Brian McDermott’s daughter thinks suits are for politics, which explains why he has been wearing one on the touchline all season. His appearance in casual attire on Saturday could be taken as a sign that in his mind the scheming and game-playing at Elland Road is over.
His daughter told him to ditch his collar-and-tie for Leeds United’s game against Blackpool so McDermott did.
Dressed in a tracksuit, the change of outfit coincided with a bounce in the club’s football and a break in their horrible cycle of defeats.
Vittoria, as Massimo Cellino would say. Leeds were in danger of forgetting the feeling.
Cellino is a superstitious man and the idea of a lucky tracksuit will amuse him.
But there were differences everywhere: a new owner and president tucked away in one corner of the East Stand and a scoreboard which highlighted a crisis among United’s opponents, rather than trouble closer to home.
From day one in his job, McDermott has been glued to the front of his technical area but he stood quietly in the dug-out throughout Saturday’s win and let his assistant, Nigel Gibbs, direct the troops.
Perhaps he was conscious of comments made by Cellino which teased McDermott about his habit of sipping of water and tossing the bottle to the ground ad infinitum during every game.
Perhaps his players were enamoured by the Italian’s staunch defence of them and his insistence that they were “better than this, much better.”
Wages deferred by the squad two weeks ago were paid in full on Friday and the following afternoon, the club bought a result – albeit against a Blackpool team with creeping death around them.
“All of a sudden it feels like a new time,” McDermott said. “Everything that’s gone on here, it’s been really tough. I couldn’t say that before but I can say it now. Going forward it feels like a different place – like we’re secure as a club.”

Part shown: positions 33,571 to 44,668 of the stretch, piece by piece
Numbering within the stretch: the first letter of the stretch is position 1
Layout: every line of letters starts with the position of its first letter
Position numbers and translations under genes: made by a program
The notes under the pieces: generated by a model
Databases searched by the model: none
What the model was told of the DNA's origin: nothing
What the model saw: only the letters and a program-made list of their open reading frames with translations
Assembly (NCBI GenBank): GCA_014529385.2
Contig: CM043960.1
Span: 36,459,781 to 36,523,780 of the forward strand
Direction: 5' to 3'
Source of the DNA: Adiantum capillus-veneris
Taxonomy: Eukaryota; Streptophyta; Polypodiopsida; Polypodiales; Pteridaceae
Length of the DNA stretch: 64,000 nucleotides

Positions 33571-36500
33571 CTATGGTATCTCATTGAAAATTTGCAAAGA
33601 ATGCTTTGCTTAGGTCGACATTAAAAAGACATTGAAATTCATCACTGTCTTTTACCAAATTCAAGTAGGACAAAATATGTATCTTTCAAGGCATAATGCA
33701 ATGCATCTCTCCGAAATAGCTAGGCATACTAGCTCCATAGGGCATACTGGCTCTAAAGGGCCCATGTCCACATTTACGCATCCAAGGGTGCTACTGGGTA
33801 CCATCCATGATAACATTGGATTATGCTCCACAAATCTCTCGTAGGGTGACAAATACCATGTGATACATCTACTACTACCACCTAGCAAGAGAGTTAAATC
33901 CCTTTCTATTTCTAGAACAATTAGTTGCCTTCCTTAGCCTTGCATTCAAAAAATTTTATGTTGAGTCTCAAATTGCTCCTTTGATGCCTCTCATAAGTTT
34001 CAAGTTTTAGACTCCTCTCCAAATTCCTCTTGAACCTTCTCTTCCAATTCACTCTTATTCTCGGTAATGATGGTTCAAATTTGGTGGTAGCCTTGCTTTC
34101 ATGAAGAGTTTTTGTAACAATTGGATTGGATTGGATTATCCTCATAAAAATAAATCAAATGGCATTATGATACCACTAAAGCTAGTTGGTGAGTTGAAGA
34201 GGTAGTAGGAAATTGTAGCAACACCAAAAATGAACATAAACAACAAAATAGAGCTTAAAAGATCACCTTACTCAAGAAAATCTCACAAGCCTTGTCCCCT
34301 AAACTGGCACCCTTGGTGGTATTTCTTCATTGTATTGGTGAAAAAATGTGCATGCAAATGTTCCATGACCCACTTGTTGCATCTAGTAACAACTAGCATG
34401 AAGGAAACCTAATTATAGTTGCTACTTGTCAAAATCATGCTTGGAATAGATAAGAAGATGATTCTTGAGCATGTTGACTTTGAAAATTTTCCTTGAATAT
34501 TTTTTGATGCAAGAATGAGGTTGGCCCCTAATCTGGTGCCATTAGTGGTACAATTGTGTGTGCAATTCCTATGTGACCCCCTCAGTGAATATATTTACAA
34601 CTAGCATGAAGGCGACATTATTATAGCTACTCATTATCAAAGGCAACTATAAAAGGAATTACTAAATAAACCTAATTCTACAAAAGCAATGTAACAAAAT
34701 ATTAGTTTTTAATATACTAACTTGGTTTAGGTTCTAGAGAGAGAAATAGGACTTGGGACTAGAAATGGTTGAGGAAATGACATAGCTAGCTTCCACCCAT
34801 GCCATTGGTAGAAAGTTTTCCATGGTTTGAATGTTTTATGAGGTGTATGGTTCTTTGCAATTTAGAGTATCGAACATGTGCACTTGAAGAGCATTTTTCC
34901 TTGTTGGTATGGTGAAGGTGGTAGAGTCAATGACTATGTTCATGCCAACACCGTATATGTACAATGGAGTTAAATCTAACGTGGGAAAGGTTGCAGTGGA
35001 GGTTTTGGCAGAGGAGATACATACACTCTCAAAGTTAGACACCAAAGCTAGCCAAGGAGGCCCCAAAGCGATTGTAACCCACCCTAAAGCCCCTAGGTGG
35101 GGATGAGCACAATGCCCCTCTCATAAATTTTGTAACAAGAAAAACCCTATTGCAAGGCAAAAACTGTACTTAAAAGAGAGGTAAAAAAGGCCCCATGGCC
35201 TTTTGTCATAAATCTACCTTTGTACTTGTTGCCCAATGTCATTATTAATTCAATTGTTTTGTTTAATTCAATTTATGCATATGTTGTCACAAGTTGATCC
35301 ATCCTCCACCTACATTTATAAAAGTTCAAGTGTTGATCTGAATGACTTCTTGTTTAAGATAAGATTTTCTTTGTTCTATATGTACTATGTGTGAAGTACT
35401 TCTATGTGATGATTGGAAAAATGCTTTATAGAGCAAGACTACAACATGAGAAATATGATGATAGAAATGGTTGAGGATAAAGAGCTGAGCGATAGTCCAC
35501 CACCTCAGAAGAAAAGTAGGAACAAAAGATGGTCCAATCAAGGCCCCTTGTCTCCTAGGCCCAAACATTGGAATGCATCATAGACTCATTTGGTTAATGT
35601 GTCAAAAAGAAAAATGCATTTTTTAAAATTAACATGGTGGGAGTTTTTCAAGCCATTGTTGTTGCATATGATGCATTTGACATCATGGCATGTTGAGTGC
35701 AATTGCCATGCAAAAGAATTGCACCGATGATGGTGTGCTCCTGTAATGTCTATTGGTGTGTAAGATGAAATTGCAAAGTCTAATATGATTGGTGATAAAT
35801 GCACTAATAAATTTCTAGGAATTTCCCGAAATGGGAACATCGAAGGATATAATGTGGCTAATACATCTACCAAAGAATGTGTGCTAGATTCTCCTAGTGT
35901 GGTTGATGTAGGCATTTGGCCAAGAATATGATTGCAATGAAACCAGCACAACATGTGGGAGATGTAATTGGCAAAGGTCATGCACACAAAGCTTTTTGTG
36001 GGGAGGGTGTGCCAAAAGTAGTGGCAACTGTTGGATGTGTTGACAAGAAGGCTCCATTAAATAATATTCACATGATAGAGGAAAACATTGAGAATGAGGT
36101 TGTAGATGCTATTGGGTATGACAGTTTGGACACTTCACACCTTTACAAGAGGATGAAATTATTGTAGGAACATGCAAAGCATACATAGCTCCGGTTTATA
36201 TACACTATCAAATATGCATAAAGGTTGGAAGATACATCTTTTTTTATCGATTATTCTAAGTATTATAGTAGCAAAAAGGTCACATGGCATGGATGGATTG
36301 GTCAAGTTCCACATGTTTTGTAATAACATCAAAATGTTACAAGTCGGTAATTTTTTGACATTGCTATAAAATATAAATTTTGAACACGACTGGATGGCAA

Leeds are secure as a Championship club with 50 points to their name and an adequate lead over clubs like Blackpool who are drowning in the mire. McDermott dug United out of a relegation pit last April and the sight of that threat subsiding again on Saturday said everything about the year he has had in the job.
He did not anticipate that life with Leeds would be so political, so fraught or so unmanageable.
He did not expect that it would take someone like Luke Murphy – his most expensive signing at Elland Road and the costliest cash-purchase made by Leeds since 2005 – 42 games to play as he did against Blackpool; as he used to play week-to-week at Crewe Alexandra.
For the first time the midfielder’s ducks were in a row and his aggressive running beyond the last man brought him two slick goals, the first scored on 21 minutes and the second 17 minutes from the end.
The reason Leeds have leaned so heavily on Ross McCormack and his finishing is that McDermott’s midfield rarely stray within shooting range, but Murphy found the courage to gamble on Saturday and was played in perfectly three times.
Only a desperate tackle from Tangerines’ Craig Cathcart robbed him of a third goal.